Using simulation and machine learning to maximise the benefit of intravenous thrombolysis in acute stroke in England and Wales: the SAMueL modelling and qualitative study
JournalHealth and Social Care Delivery Research
PublisherNIHR Journals Library
RightsCopyright © 2022 Allen et al.
MetadataShow full item record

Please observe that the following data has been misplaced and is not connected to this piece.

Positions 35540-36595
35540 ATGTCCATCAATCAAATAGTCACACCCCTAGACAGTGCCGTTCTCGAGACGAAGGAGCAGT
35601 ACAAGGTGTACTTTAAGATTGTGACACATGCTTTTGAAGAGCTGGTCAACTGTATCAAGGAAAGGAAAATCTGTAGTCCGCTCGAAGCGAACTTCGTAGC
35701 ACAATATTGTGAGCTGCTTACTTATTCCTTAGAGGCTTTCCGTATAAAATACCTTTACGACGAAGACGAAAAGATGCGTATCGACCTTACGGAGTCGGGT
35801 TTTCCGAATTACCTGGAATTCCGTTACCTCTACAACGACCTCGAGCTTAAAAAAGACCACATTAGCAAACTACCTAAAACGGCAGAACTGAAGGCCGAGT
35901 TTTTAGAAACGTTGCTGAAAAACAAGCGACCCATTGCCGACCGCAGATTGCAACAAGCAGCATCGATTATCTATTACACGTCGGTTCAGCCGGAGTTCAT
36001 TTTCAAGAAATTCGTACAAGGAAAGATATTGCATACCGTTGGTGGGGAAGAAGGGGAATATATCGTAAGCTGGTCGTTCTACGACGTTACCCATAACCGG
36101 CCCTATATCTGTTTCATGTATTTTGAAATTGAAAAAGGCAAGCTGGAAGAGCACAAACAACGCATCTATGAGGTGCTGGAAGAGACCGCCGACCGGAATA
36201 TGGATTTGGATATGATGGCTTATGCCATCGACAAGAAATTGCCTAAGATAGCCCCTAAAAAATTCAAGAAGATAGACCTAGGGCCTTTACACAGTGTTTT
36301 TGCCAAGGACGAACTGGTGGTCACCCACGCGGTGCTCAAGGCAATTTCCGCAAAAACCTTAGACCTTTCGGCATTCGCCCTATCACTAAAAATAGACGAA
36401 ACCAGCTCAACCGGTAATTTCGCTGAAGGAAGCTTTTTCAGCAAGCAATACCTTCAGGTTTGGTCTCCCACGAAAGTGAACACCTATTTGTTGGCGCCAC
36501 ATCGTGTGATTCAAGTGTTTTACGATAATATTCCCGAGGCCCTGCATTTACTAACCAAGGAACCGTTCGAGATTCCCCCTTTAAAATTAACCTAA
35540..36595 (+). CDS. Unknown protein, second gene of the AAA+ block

BACKGROUND: Stroke is a common cause of adult disability. Expert opinion is that about 20% of patients should receive thrombolysis to break up a clot causing the stroke. Currently, 11–12% of patients in England and Wales receive this treatment, ranging between 2% and 24% between hospitals. OBJECTIVES: We sought to enhance the national stroke audit by providing further analysis of the key sources of inter-hospital variation to determine how a target of 20% of stroke patients receiving thrombolysis may be reached. DESIGN: We modelled three aspects of the thrombolysis pathway, using machine learning and clinical pathway simulation. In addition, the project had a qualitative research arm, with the objective of understanding clinicians’ attitudes to use of modelling and machine learning applied to the national stroke audit. PARTICIPANTS AND DATA SOURCE: Anonymised data were collected for 246,676 emergency stroke admissions to acute stroke teams in England and Wales between 2016 and 2018, obtained from the Sentinel Stroke National Audit Programme. RESULTS: Use of thrombolysis could be predicted with 85% accuracy for those patients with a chance of receiving thrombolysis (i.e. those arriving within 4 hours of stroke onset). Machine learning models allowed prediction of likely treatment choice for each patient at all hospitals. A clinical pathway simulation predicted hospital thrombolysis use with an average absolute error of 0.5 percentage points. We found that about half of the inter-hospital variation in thrombolysis use came from differences in local patient populations, and half from in-hospital processes and decision-making. Three changes were applied to all hospitals in the model: (1) arrival to treatment in 30 minutes, (2) proportion of patients with determined stroke onset times set to at least the national upper quartile and (3) thrombolysis decisions made based on majority vote of a benchmark set of 30 hospitals. Any single change alone was predicted to increase national thrombolysis use from 11.6% to between 12.3% and 14.5% (with clinical decision-making having the most effect). Combined, these changes would be expected to increase thrombolysis to 18.3% (and to double the clinical benefit of thrombolysis, as speed increases also improve clinical benefit independently of the proportion of patients receiving thrombolysis); however, there would still be significant variation between hospitals depending on local patient population. For each hospital, the effect of each change could be predicted alone or in combination. Qualitative research with 19 clinicians showed that engagement with, and trust in, the model was greatest in physicians from units with higher thrombolysis rates. Physicians also wanted to see a machine learning model predicting outcome with probability of adverse effect of thrombolysis to counter a fear that driving thrombolysis use up may cause more harm than good. LIMITATIONS: Models may be built using data available in the Sentinel Stroke National Audit Programme only. Not all factors affecting use of thrombolysis are contained in Sentinel Stroke National Audit Programme data and the model, therefore, provides information on patterns of thrombolysis use in hospitals, but is not suitable for, or intended as, a decision aid to thrombolysis. CONCLUSIONS: Machine learning and clinical pathway simulation may be applied at scale to national audit data, allowing extended use and analysis of audit data. Stroke thrombolysis rates of at least 18% look achievable in England and Wales, but each hospital should have its own target. FUTURE WORK: Future studies should extend machine learning modelling to predict the patient-level outcome and probability of adverse effects of thrombolysis, and apply co-production techniques, with clinicians and other stakeholders, to communicate model outputs. FUNDING: This project was funded by the National Institute for Health and Care Research (NIHR) Health and Social Care Delivery Research programme and will be published in full in Health and Social Care Delivery Research; Vol. 10, No. 31. See the NIHR Journals Library website for further project information. This study found that average stroke thrombolysis rates of 18% are achievable, and inter-hospital variation came from differences in local patient populations and in-hospital processes and decision-making. eng